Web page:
How to make Colorado's vote not matter - in one easy lesson

Amendment 36 is on the ballot for Election Day. This amendment would alter the apportionment of Colorado’s electoral votes to an extremely bizarre porportional system. Not winner-take-all, not the logical (though dilutive, in my opinion) system used by Maine and Nebraska, but a system wherein all nine votes will be divvied up according to the percentage of popular vote statewide. It is also written so that if it passes, it will apply retroactively to this year’s presidential voting. It is supported mostly by Democrats, funded by some jerk from California, and makes me ashamed of my party.

The rationale behind this seems to be that if this amendment had been in effect in 2000, our votes would have split 5-3 for Bush (we gained a seat from the last census), and Gore would have won election as president, and that Kerry may need the (likely) four votes he would get even if Bush wins the state again.

This is the most idiotic, short-sighted, and flat out stupid idea to have appeared on the ballot here in some years. First off, Colorado is in play this year thanks to a wide open Senate race. It’s possible that Kerry could take the state. Then this idea would have cost him votes.

Second off, it removes any incentive for a presidential candidate to pay any attention to Colorado. Nine electoral votes is a decent prize; it’s no New York, but it’s not Wyoming either. If this passes, except in rare instances of extreme landslide, the votes will always be distributed 5-4. The winner of the state will gain precisely one electoral vote. That’s worse than Wyoming! Colorado’s influence on the national scene would dwindle from little to none.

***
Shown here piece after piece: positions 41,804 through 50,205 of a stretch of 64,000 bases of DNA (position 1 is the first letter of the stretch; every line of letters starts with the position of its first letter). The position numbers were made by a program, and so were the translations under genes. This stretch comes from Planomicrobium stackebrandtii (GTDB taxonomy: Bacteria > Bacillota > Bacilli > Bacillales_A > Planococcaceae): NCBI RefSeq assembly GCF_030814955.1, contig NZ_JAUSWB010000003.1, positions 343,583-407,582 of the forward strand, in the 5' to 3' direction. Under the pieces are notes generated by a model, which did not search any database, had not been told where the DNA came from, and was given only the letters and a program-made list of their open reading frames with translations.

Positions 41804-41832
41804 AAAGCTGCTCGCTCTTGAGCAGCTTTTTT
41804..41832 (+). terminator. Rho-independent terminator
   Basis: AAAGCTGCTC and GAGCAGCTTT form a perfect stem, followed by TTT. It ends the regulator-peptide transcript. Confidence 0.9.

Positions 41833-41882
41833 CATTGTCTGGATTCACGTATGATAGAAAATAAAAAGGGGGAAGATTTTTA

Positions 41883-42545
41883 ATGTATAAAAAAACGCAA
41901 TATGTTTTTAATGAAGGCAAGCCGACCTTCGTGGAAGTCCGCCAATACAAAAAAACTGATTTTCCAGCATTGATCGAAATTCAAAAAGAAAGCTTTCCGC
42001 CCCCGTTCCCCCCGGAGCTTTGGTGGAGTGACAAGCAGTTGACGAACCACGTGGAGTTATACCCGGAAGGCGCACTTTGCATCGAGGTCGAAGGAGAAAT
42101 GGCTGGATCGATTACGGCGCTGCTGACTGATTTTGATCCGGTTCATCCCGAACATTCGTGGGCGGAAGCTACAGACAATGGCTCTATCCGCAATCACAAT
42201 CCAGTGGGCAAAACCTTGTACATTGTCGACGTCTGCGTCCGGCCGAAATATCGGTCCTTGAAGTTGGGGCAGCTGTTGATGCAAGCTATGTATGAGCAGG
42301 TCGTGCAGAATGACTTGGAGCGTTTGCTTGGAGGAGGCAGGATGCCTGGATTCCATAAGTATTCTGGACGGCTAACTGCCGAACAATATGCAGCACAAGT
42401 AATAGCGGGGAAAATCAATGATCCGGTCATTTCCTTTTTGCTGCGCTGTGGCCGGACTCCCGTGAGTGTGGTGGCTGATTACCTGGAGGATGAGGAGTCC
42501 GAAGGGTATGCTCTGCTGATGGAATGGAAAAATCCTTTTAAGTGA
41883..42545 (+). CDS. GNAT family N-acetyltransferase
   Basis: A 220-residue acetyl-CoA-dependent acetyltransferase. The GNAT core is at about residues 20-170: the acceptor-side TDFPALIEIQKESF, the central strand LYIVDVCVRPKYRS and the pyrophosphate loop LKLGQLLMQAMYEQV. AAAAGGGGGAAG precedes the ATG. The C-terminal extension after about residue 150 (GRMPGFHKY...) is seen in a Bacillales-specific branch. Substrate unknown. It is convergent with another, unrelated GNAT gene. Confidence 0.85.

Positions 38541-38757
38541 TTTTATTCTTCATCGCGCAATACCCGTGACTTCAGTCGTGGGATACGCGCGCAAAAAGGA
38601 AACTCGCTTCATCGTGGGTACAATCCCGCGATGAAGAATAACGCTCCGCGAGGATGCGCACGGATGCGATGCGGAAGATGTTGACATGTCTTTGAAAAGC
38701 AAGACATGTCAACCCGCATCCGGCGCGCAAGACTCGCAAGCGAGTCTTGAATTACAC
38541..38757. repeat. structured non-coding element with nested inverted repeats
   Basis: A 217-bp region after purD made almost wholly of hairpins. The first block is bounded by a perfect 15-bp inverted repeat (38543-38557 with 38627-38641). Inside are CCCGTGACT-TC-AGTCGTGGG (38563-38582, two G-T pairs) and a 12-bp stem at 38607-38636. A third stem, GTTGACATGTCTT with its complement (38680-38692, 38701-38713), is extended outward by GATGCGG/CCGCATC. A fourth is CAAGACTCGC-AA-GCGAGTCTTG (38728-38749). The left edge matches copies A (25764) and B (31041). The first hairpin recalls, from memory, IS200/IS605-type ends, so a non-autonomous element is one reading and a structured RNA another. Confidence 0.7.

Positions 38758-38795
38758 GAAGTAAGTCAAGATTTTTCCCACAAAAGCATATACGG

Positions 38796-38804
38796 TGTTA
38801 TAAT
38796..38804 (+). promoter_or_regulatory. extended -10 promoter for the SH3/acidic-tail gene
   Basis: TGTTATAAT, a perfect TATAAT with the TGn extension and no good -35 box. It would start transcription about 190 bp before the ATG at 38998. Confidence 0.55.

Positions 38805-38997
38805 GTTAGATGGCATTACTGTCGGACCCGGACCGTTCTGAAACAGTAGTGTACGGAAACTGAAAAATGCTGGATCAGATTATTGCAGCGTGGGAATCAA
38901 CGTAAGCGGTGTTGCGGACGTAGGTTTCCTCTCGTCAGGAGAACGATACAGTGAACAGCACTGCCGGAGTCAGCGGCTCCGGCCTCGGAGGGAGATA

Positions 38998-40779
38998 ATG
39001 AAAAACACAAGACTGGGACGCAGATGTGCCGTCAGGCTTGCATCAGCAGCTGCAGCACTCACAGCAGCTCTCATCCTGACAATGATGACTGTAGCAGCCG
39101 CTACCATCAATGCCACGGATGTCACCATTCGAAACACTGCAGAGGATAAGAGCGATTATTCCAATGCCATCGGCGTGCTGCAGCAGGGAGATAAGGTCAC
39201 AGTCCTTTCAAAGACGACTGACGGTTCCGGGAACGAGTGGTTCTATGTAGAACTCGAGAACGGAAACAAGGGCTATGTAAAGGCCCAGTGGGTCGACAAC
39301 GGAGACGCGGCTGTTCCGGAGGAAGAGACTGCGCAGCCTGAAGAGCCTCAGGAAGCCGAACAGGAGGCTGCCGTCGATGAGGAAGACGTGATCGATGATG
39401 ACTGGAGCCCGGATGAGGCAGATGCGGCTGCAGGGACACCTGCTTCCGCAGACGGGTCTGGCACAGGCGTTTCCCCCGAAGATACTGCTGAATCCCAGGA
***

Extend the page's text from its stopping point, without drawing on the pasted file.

Third off, and partly related to the first off, is that Colorado may not always be safely Republican. Times do change. It’s just dumb to attempt to make such a major change for a situation that possibly will not exist 10 or 30 years from now. It’s shooting a gnat with an elephant gun.

Fourth off, the opposition group is named “Coloradans Against a Really Stupid Idea.” I like that.

I’ll be driving around with ‘Kerry for President’, ‘Salazar for Senate’, and ‘No on 36’ stickers on my car this fall. I could possibly get behind a change to the Maine/Nebraska model, but this? This is just ridiculous!



Well, there’s both the short term (the 2004 election) and the long-term. I find it appalling that there can be such division between the electoral vote and the popular vote, and I think that all states should have a proportioned electoral vote.

I (naively) believe that members of both parties would prefer that their candidate win both the popular vote and the electoral vote. While in the 2000 election, the Republicans won the electoral vote but lost the popular vote, the situation could easily reverse. And while the margin in 2000 election was about 500,000 votes, one can easily envision a scenario where one candidate wins the popular vote by a huge percentage (like, 2 or 3 million voters) but loses the electoral vote.